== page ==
After launching an early-afternoon version of the A.M. mainstay in 2018, the Disney-owned network now plans to double the hours of the show’s Saturday broadcast. Starting October 5, Saturday’s “GMA” will air starting at 8 a.m. in nearly 100 markets, including New York, Chicago and Philadelphia. All told, the new two-hour broadcast – anchored by Dan Harris (pictured, above) Eva Pilgrim, Whit Johnson and Rob Marciano – will reach 40% of the U.S, though ABC said more stations will air the show in months to come.
All of ABC’s owned-and-operated stations have committed to airing the expanded show by early 2020, after the end of the college football season, ABC News said. At present, the Saturday hour airs at different times in different markets, depending on the needs of local stations.
“Every weekend viewers turn to ‘GMA’ for the news they need to start their day,” said Mike Milhaven, the senior broadcast producer of “GMA” weekend broadcasts, in a statement. “I’m thrilled to have another hour on Saturdays to tell these important stories and highlight the work of our incredible team.”
ABC has appeared keen in recent months to broaden the “GMA” franchise. There is reason to do so. The main two weekday hours of “GMA” generated approximately $359.1 million in ad dollars for ABC in 2017, according to Kantar, a tracker of ad spending. Yet that figure is significantly lower than what NBC gets from the first two hours of rival “Today,” which have in the past nabbed more than $500 million in a year from Madison Avenue. One way to wring more revenue out of “GMA” is to amplify its presence on the schedule, giving advertisers more of the property to sponsor.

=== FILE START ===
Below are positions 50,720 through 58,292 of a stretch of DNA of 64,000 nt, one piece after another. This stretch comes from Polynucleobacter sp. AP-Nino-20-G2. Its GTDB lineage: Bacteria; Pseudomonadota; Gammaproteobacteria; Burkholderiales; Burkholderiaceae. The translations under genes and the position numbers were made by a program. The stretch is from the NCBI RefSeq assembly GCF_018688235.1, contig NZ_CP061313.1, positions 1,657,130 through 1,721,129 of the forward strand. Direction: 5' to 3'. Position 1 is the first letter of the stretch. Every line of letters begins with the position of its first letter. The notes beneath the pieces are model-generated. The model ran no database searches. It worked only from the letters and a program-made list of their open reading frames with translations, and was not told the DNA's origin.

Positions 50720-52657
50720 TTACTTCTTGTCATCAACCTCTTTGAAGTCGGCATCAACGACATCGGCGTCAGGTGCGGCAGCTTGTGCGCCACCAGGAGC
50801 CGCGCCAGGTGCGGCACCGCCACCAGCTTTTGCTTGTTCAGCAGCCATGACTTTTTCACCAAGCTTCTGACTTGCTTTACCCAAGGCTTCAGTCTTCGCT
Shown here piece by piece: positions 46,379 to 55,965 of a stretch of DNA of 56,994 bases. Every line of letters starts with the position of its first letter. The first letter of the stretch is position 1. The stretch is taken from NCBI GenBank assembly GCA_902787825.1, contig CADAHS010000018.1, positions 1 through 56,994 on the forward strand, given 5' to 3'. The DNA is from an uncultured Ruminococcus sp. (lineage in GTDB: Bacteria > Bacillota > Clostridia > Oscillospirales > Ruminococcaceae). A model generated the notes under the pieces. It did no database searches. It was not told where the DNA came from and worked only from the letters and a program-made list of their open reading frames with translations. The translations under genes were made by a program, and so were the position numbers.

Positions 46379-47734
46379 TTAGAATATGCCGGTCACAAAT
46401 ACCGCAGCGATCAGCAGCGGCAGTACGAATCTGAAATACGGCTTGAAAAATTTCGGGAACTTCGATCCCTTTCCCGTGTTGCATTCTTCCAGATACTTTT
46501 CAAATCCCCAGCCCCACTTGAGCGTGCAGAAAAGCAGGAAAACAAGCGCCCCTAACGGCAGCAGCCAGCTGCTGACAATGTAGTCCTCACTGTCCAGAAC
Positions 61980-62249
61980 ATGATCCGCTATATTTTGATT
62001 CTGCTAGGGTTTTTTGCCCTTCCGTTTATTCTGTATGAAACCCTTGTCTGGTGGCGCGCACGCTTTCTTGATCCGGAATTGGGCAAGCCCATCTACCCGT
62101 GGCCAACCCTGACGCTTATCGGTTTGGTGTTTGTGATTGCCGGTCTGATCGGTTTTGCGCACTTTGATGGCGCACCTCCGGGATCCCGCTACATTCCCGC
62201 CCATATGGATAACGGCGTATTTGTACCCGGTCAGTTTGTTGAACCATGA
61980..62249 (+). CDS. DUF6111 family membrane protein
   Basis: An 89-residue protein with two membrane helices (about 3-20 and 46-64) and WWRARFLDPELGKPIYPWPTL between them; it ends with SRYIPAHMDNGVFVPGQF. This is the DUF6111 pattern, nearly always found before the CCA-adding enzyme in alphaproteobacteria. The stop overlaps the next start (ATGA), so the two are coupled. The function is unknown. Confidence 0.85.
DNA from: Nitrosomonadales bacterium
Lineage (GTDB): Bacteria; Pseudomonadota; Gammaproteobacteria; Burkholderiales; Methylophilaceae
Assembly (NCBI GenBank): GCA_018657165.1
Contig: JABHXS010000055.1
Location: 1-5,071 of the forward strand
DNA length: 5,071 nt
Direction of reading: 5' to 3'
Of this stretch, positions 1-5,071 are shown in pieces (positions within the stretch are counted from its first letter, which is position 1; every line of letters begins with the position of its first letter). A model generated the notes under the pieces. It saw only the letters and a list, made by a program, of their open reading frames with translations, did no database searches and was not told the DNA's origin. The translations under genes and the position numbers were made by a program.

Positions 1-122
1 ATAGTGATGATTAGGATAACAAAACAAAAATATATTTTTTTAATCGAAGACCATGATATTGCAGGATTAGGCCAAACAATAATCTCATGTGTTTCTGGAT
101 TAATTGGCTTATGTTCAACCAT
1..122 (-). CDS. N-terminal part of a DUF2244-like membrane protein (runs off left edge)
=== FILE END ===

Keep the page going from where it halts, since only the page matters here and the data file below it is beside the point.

“GMA” can be an easier sell than a new program. Media buyers say the morning show is a known quantity to advertisers, and that more hours can lead to broader purchases of ad inventory. During the Trump administration, consumption of news programming has soared. National TV spending in the news genre has increased 30% since 2015, according to VAB, a trade organization representing the TV networks, rising to about $7.38 billion from about $5.68 billion.
The path to success in the A.M. can be fraught. NBC News ran into severe headwinds when it attempted to launch a 9 a.m. showcase for anchor Megyn Kelly in the fall of 2017. And ABC News has had to recalibrate some of the operations of the early-afternoon program once known as “GMA Day.” Keke Palmer recently joined hosts Michael Strahan and Sara Haines at the helm of that program, a bid to add a third hour to “GMA” on weekdays.
ABC launched “GMA Saturday” in 2004, and said the program has led competitors in both the demographic favored by advertisers – people between 25 and 54 – and in overall audience for seven seasons.